Wednesday, December 28, 2011

Wacky Wednesday- WTC Generosity?

The WTC is the World Triathlon Corporation. It is a for-profit company that holds the brand name Ironman to its chest like a treasured childhood toy. In the triathlon world, just the mere mention of the WTC sparks as many emotions as as dudes arguing over the best baseball team of all time. Typically everyone is right, regardless of their opinions.

One specific complaint by many revolves around the 140.6 triathlon. Any 140.6 race that consists of a 2.4 mile swim, 112 mile bike and a 26.2 mile run is typically called an Ironman. People that complete the race in the obligatory 17 hour timetable are also called Ironman. But, the title Ironman only applies to blokes that complete a WTC sponsored event. Should another, competing company host a 140.6, you do not have the right to be officially called an Ironman. This doesn't make you any less awesome. A rose by any other name is still an Ironman.

To further enragen the blood, the WTC started calling its half distance events "Ironman." Their website lists the 70.3 Ironman series. Now triathlon purists (I am one, I think) would never call these things Ironman. They are Half-Ironman events.

However, I concede the point. The WTC hosts the events, has paid money for the rights and privileges, and (quite honestly) they put on really good races. Do they hand out lots of swag? Nope. Do they offer benefits to people that race in their events? Not likely. Do they overcharge? Probably. Remember, they are a for-profit company. It's their job to make money. Will I be signing up for more of their events? Most definitely.

This year, I raced in 2 "Ironman" events, Ironman Lake Placid (a true Iron event) and the Ironman Syracuse (a fraudulent Half-Iron event). I thought I had been given everything that was coming to me within 15 minutes of crossing the finish line (a bottle of water, a finisher's medal, and a couple of cookies). I concluded my season and went on with the rest of my life.

Recently, the WTC sent me a package.

Sorry, I don't know how the girls on the internet take self portraits with amazing accuracy. Wrong shot. Let's try again.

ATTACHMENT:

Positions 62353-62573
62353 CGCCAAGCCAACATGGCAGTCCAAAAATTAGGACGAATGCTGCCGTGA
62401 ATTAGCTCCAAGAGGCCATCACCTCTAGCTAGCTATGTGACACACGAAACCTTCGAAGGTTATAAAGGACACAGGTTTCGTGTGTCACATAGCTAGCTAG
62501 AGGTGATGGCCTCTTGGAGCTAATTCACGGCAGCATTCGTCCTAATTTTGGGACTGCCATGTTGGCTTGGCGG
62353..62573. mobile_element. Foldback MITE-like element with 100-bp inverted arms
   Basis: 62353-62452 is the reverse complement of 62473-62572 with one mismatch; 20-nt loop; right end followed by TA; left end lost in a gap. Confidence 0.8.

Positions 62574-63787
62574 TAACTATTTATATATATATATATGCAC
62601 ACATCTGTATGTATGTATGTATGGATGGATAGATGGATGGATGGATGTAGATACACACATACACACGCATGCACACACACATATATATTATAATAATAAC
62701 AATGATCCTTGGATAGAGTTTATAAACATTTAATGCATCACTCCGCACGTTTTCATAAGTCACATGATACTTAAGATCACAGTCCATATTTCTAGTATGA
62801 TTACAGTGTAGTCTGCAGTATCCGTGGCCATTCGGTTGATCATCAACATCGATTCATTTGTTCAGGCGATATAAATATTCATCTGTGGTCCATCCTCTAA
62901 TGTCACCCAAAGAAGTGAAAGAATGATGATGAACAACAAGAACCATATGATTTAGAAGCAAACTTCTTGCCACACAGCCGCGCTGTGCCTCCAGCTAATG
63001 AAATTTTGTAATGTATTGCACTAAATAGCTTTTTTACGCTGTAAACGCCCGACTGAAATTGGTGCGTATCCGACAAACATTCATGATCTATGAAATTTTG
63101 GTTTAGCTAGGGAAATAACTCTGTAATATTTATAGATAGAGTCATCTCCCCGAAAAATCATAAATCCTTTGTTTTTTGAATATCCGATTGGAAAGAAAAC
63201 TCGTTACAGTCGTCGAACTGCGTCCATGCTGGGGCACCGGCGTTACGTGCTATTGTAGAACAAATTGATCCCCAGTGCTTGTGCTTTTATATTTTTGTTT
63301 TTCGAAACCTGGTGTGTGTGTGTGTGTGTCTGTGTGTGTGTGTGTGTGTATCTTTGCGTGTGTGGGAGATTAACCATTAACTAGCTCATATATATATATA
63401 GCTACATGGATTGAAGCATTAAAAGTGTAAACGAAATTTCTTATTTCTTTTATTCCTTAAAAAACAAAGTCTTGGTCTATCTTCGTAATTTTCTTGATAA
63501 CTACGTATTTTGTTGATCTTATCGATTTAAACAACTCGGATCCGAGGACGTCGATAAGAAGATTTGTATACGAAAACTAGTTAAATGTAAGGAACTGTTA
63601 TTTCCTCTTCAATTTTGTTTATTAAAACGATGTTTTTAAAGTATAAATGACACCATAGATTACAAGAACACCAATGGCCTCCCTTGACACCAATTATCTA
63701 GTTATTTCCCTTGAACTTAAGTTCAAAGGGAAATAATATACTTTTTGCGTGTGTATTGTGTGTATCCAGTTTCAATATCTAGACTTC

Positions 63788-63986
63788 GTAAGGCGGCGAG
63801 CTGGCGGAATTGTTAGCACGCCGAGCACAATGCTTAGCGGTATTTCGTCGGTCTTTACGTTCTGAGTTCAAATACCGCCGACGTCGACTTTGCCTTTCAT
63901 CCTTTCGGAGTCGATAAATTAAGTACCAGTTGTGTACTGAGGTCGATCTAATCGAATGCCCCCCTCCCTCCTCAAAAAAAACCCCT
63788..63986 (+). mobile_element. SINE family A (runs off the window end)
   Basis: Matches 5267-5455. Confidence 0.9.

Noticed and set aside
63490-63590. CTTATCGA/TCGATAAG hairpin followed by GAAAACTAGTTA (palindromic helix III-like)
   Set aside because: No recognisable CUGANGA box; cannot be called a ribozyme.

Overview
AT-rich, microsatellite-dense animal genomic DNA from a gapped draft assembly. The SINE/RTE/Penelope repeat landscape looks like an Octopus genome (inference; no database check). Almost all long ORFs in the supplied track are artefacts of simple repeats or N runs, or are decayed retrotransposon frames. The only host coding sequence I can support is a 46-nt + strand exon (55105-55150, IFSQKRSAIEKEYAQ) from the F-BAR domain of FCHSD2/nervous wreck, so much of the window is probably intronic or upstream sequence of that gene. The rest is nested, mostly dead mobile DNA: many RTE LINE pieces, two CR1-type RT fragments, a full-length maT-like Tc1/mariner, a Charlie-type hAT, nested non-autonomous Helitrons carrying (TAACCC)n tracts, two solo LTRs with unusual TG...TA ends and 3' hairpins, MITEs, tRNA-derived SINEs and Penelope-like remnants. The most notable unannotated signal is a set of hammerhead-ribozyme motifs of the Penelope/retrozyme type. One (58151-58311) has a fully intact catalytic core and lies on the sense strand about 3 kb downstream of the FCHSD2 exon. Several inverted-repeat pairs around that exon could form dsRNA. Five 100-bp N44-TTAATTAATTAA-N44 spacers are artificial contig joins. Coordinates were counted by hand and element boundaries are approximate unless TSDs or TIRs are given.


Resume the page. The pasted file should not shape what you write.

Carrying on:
I like the shirt. It is a comfy, technical material. It is a neutral gray. I could go without the orange fonts but since Syracuse University is an orange laden campus, it's not that bad. The problem is that I already have an (Half) Ironman t-shirt.

That's the original. The color is white. It is the same comfy, technical material. It has the exact same picture. Same fonts. Same orange. Same date. What gives? They didn't send along any reason for the additional fabric.

My original hypotheses went as follows:
-The WTC had too much profit from the race and decided to share the benefits.
-The WTC had found an extra box of unopened shirts and sent them out.
The WTC really prefers gray to white and, since we are all ambassadors of the sport, wanted us to advertise their preference.

Then, someone told me to look a little closer at the original. For your viewing pleasure, I have zoomed in on the main graphic.
See it yet? Don't worry, it too me a while too. Let me zoom in a little closer.
 In the original event, apparently we swam 1.2 miles, biked 56, and then again swam 13.1 miles. The infamous Swim, Bike, Swim. It all makes sense now... A half-marathon swim would better explain my performance in that race.

Monday, December 26, 2011

The Weight Solution- Data

With Xmas officially over, the next annual benchmark in New Year's, or Resolution Season. The most popular New Year's Resolution? Start reading Tri-Banter more often. Lose Weight. If you read my weight loss series, you'd know that there are way too many unknowns for the average person to accurately know anything about their weight. But, you are not the average person. You read Tri-Banter. And with that literacy habit, I will now tell you how to drop the fat. Please note, this will take longer than the average infomercial.

Show Me the Data
One of the ladies that I coach, or used to as she has developed some sort of injury (which was not my fault, I swear), had just successfully finished her season. She was ready to move on to something new. I sat down with her, as I do all of my athletes, and discussed her schedule including what went well and what didn't. Then we talked about her next season and what she wanted to accomplish. She simply said, "I want to lose weight."

"Are you sure you want me involved in this goal?" I asked. She said yes. She and I both know that I would get her to where she wanted to be. "You know that this means that you will weigh your self daily and report to me your numbers. I will want you to..." She stopped me. As I predicted, she was already uncomfortable giving me these numbers. Maybe it was a girl/ guy thing. But, the moment she refused to share with me her data was the moment I told her to pick a new goal.

As in any form of goal setting, data should drive you and help you make decisions. I, as a teacher, know this all too well. Who will I ever know if my students are progressing towards their goals if I never measure, record, and analyze anything? Data helps me make informed, intelligent decisions. The same goes for my athletes. When we set goals, we need to collect progress reports in the form of numbers. And, the data needs to be related to the goals. The cartoon shows what happens when you collect too much data. For example, when I coach the weight loss lady above in her last season, she had a distance goal of finishing a 13.1 mile race. When I wrote her workouts, they were flexible and distance based. She had to report back to me how far she actually ran, when she ran, and how it felt. Speed was not important.